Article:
Vol. 21, No.1, 1-46, (July 1989) (with M. Shub and
Lectures on Theory of Computation and Complexity Over the Reals (or an
Lectures in the Sciences of Complexity, Addison Wesley, 1-47, (1990)
The Gödel Incompleteness Theorem and Decidability Over a Ring,
Proceedings of the Smalefest, (1990) (with
A Theory of Computation and Complexity Over the Real Numbers,
Proceedings of the ICM-90, Springer-Verlag, (1991)
Algebraic Settings for the Problem “P=NP?”,
The Mathematics of Numerical Analysis, Volume 42, Lectures in Applied Mathematics,
pp. 125-144. AMS (1996) (with F. Cucker, M. Shub and
and Real Computation,
Springer-Verlag (1997) (with F. Cucker, M. Shub and
Julia, A Life in Mathematics, reviewed by Lenore Blum, the American
Vol. 105, No.10, pp. 964-972 (December 1998)
After attending public schools in New York City and junior and high school in Caracas, Venezuela, Lenore Blum enrolled in the Architecture Department at Carnegie Institute of Technology in Pittsburgh at the age of 16. During her sophomore year she changed her major to mathematics (her first love), taking electives in sculpture and design. Encouraged by Alan Perlis, Blum enrolled in his experimental computing class. Programs were written in TASS (Perlis' assembly language) on stacks of punch cards and run overnight on an IBM 650 (located in the basement of GSIA, the Graduate School of Industrial Administration). Unbeknownst to the students, Perlis' assignments often contained yet unsolved problems. The year was 1960. In 1961, she moved to Cambridge, Massachusetts and immersed herself in mathematics.
Blum received her Ph.D. in mathematics from M.I.T. in 1968 (the famous year Princeton University first allowed women to enter their graduate program ---and other amazing revolutionaryxeventsx!!!). She then went to UC Berkeley as a Postdoctoral Fellow and Lecturer in Mathematics. In 1973 she joined the faculty of Mills College where in 1974 she founded the Mathematics and Computer Science Department (serving as its Head or co-Head for 13 years). In 1979 she was awarded the first Letts-Villard Chair at Mills.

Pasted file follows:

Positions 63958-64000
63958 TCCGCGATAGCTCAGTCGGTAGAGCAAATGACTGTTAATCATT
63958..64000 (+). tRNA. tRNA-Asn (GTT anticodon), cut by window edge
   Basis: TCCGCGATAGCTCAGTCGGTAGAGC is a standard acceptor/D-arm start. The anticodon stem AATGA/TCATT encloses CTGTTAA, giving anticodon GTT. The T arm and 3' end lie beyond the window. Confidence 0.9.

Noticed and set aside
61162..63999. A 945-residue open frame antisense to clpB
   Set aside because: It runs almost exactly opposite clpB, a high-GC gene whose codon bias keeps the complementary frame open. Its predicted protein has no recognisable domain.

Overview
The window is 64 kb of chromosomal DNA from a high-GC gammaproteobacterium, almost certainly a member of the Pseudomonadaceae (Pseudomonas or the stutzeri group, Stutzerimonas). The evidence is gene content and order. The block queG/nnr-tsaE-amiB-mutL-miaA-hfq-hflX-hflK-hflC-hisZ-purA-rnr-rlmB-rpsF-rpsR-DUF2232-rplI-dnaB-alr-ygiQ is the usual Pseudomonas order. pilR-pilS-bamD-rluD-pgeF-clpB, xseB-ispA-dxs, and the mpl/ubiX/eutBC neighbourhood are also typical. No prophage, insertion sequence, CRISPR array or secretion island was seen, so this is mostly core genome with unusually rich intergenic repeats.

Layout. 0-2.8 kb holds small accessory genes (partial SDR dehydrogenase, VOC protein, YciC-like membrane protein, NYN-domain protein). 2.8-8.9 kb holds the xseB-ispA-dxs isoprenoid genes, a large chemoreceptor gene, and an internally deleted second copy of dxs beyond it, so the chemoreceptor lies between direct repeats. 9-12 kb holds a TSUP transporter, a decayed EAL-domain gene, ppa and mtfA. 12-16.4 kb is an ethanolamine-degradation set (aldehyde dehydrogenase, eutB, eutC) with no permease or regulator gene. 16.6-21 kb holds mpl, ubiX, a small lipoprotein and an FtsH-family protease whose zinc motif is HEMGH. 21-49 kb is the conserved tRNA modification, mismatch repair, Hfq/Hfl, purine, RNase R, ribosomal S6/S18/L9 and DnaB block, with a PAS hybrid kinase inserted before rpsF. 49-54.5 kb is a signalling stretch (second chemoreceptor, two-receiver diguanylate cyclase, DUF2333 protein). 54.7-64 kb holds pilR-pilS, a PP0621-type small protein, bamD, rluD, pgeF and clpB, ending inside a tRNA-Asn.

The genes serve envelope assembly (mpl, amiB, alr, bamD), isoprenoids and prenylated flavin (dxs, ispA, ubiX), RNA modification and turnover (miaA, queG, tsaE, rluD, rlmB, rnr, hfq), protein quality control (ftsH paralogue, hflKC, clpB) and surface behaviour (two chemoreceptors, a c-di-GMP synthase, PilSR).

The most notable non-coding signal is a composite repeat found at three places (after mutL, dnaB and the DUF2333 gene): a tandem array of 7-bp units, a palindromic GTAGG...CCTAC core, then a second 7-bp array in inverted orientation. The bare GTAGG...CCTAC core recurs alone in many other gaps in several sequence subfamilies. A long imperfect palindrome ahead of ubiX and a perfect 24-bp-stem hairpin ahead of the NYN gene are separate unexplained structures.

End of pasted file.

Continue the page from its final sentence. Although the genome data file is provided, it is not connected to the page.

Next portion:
An NSF Career Advancement Award in 1983 enabled Blum to embark on a longtime
collaboration with Mike Shub.
She spent part of the next two years in
In 1988 Blum joined the Theory Group of the newly formed International Computer Science Institute
Straddling the historic handover of Hong Kong from
In the fall of 1999, Blum joined the faculty of the School of Computer Science at Carnegie Mellon University where she is Distinguished Career Professor of Computer Science. Along with Guy Blelloch, she is co-Director on the NSF-ITRxALADDIN Center for ALgorithm ADaptation Dissemination and INtegration. The primary goal of ALADDIN is to improve the process of incorporating powerful algorithms into application domains.
Lenore Blum’s research, from her early work in model theory and differential
fields (logic and algebra) to her more recent work with Shub and Smale in
developing a theory of computation and complexity over the real numbers
(mathematics and computer science), has focused on merging seemingly unrelated
areas. In 1990 she reported on this latter work at the International Congress of
Blum is well known for her work in increasing the participation of girls and women in mathematics and scientific fields. She was instrumental in founding the Association for Women in Mathematics (serving as its President from 1975 to 1978), the Math/Science Network and its Expanding Your Horizons conferences for high school girls (serving as co-Director from 1975 to 1981) and served as co-PI for the Mills Summer Mathematics Institute for undergraduate women. At Carnegie Mellon she has been faculty advisor to the Women@SCS and a member of the President's Diversity Advisory Council.
Blum has also been committed to increasing public understanding of
mathematics, prominent examples of which have been MSRI’s Fermat Fest and
“Conversations” between mathematics teachers and researchers. For the Y2K
meeting of the American Association for the
Advancement of Science (AAAS) in
Throughout her career, Blum has been an active member of the professional
societies. She served on the Council and as Vice President of the American Mathematical Society (1990-1992). After
representing the AMS at the Pan African Congress of Mathematicians in
In 1979 Blum was elected Fellow of the AAAS. In June 1999, on the 25th
anniversary of the founding the Department of Mathematics and Computer Science
Biographies of Lenore Blum can be found in Notable Women of Mathematics, Women in Mathematics: The Addition of Difference, the Agnes Scott web site, the The MacTutor History of Mathematics archive, the delightful book Women and Numbers for grade school girls, and the new Career Ideas for kids who like math. For more information about Lenore and her family see Pittsburgh Post-Gazette article, Dad, mom join son to form a potent computer science team at CMU.
60th International Conference on Theoretical Computer Science, CityU Hong Kong.